head, some authors and publishers rather not deal with the fallout such
labeling might bring upon them.


Mike Pietruk
 

True, and I've heard this done quite effectively and I like it.
However, in context of your question, this is a decision by the reader of
the book and not based by author/publisher coding things.
It is only time that some audio book narrator somewhere will be taken to
task for their interpretation of things.


Mike Pietruk
 

Glenn

I see where you are coming from; but another problem also occurs to me.
In today's politically correct world where gender identity issues rear its
head, some authors and publishers rather not deal with the fallout such
labeling might bring upon them.


K0LNY
 

Actually, there is some president for this anyway,
In many fiction audio books I have read, the male reader will often alter
their voice to sound like the other gender, or sometimes a child.
Glenn

----- Original Message -----
From: "Mike Pietruk" <pietruk@...>
To: <main@jfw.groups.io>
Sent: Tuesday, September 20, 2022 12:01 PM
Subject: Re: Managing the cognitive load of listening


Glenn

While you might wish that, when my sighted wife responded to my question
about this, she thought I was off my rocker <grin>!!
So, asking JAWS to deal with this in the way you suggest (which is a good
idea) is beyond the practical technology at this moment at least.


K0LNY
 

Well what made me think of this, was some years back, a local news station
switched back and forth between a guy and gal reading the news, and I
noticed how it really kept my attention.
Glenn

----- Original Message -----
From: "Mike Pietruk" <pietruk@...>
To: <main@jfw.groups.io>
Sent: Tuesday, September 20, 2022 12:01 PM
Subject: Re: Managing the cognitive load of listening


Glenn

While you might wish that, when my sighted wife responded to my question
about this, she thought I was off my rocker <grin>!!
So, asking JAWS to deal with this in the way you suggest (which is a good
idea) is beyond the practical technology at this moment at least.


Mike Pietruk
 

Glenn

While you might wish that, when my sighted wife responded to my question
about this, she thought I was off my rocker <grin>!!
So, asking JAWS to deal with this in the way you suggest (which is a good
idea) is beyond the practical technology at this moment at least.


Soronel Haetir
 

Not sure about font but this could be achieved through markup, I
simply doubt you are going to get many writers/publishers interested.
Also, different fonts would be maddening to the sighted so is very
likely a non-starter.

On 9/20/22, Glenn / Lenny <glenn@...> wrote:
I always have wished story writers would use something to denote a male
speaker and a female speaker, so we could set a synthesizer to read one sort

of text with a female TTS and the other with a male TTS.
I've wondered if they used a different font for the text of the dialog, if

Jaws could be set to read one font with a different TTS than the other.
Glenn
----- Original Message -----
From: "Steve Nutt" <steve@...>
To: <main@jfw.groups.io>
Sent: Tuesday, September 20, 2022 8:33 AM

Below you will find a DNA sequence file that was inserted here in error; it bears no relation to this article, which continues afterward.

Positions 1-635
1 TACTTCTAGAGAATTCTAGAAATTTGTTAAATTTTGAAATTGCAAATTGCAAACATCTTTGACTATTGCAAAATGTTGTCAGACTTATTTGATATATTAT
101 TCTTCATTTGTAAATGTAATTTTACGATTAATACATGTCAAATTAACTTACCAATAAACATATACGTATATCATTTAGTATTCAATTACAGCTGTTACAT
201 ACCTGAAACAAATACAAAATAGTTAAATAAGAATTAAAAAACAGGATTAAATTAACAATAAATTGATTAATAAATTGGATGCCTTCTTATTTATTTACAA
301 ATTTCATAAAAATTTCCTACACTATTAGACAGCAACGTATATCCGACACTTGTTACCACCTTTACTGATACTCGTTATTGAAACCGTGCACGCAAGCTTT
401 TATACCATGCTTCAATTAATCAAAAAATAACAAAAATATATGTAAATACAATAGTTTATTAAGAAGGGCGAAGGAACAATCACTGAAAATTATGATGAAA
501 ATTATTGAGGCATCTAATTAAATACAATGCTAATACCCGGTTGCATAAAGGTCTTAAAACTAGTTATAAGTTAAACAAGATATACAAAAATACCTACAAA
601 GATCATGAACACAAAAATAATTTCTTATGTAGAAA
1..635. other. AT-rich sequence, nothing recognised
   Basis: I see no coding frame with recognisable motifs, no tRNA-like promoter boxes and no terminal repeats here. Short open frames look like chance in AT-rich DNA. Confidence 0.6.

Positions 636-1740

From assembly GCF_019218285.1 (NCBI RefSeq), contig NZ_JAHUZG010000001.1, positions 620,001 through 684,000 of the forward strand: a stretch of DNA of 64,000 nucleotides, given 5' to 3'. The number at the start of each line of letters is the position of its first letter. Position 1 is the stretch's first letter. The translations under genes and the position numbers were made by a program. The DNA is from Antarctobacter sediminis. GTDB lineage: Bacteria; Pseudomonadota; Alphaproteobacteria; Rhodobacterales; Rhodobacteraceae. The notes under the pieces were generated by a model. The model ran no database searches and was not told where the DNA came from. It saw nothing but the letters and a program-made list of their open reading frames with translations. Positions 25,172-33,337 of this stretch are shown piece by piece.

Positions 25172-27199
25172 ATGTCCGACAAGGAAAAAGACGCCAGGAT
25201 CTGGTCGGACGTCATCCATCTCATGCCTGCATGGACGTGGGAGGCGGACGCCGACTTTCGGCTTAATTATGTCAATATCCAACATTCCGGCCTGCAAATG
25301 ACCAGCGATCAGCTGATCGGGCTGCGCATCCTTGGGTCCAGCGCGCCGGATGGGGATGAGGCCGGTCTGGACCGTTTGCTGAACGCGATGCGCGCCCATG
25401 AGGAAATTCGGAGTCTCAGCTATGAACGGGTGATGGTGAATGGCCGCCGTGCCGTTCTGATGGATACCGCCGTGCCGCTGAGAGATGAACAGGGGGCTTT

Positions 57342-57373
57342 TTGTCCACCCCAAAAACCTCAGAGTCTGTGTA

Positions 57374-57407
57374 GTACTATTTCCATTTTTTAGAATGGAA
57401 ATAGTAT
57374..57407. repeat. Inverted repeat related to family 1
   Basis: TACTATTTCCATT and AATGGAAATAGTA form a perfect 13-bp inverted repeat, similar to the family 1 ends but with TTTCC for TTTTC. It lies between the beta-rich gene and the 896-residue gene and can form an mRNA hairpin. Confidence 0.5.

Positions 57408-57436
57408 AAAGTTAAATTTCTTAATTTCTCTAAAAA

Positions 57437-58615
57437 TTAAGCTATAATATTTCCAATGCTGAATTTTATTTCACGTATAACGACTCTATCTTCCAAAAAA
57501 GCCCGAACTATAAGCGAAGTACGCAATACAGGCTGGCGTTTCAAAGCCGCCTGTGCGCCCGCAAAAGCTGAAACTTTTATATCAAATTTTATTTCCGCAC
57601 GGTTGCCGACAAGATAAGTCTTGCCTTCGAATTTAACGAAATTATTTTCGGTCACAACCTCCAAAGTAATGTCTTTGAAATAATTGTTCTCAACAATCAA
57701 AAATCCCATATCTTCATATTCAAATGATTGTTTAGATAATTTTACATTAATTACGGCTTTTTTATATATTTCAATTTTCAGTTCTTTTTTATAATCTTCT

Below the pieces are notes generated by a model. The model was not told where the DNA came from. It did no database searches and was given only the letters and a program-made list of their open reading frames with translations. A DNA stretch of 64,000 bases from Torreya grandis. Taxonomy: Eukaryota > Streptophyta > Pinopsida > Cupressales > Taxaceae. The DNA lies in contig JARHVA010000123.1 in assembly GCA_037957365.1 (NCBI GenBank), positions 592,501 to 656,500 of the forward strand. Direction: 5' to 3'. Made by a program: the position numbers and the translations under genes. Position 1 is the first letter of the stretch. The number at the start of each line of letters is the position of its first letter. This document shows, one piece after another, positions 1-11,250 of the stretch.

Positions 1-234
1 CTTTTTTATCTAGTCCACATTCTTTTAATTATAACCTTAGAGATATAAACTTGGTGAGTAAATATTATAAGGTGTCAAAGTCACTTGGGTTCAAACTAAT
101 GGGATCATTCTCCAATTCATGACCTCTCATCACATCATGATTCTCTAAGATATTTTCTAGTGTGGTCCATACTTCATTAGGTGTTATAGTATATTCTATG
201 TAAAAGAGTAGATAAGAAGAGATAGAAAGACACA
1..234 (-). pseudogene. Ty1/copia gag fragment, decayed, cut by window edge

Subject: Re: Managing the cognitive load of listening


Hi Mike,

I'm with you, and I don't like different voices in any context, because
they
cause unnecessary pauses, albeit they are short ones.

But as you say, it is completely personal this.

All the best

Steve

-----Original Message-----
From: main@jfw.groups.io <main@jfw.groups.io> On Behalf Of Mike Pietruk
Sent: 17 September 2022 21:23
To: main@jfw.groups.io
Subject: Re: Managing the cognitive load of listening

Mark

This is really a very personal question; and it's not so much a JAWS
question; but one using a screen reader in general.
I take it that you are new at this; and the best suggestion I can make is
play around and see what you are most comfortable with.
Your use of the word cognative suggests to me that you are overthinking all
of this.
Some people like reading fast; others prefer regular speech rates.
Some prefer one voice for everything; and others may assign a different
voice for different things.
In short, it takes time to become comfortable using a screen reader as a
way to deal with the pc screen.
Personally, I try not to overdo adjustments and customization -- but that's
me.



















--
Soronel Haetir
soronel.haetir@...


K0LNY
 

I always have wished story writers would use something to denote a male
speaker and a female speaker, so we could set a synthesizer to read one sort
of text with a female TTS and the other with a male TTS.
I've wondered if they used a different font for the text of the dialog, if
Jaws could be set to read one font with a different TTS than the other.
Glenn

----- Original Message -----
From: "Steve Nutt" <steve@...>
To: <main@jfw.groups.io>
Sent: Tuesday, September 20, 2022 8:33 AM
Subject: Re: Managing the cognitive load of listening


Hi Mike,

I'm with you, and I don't like different voices in any context, because they
cause unnecessary pauses, albeit they are short ones.

But as you say, it is completely personal this.

All the best

Steve

-----Original Message-----
From: main@jfw.groups.io <main@jfw.groups.io> On Behalf Of Mike Pietruk
Sent: 17 September 2022 21:23
To: main@jfw.groups.io
Subject: Re: Managing the cognitive load of listening

Mark

This is really a very personal question; and it's not so much a JAWS
question; but one using a screen reader in general.
I take it that you are new at this; and the best suggestion I can make is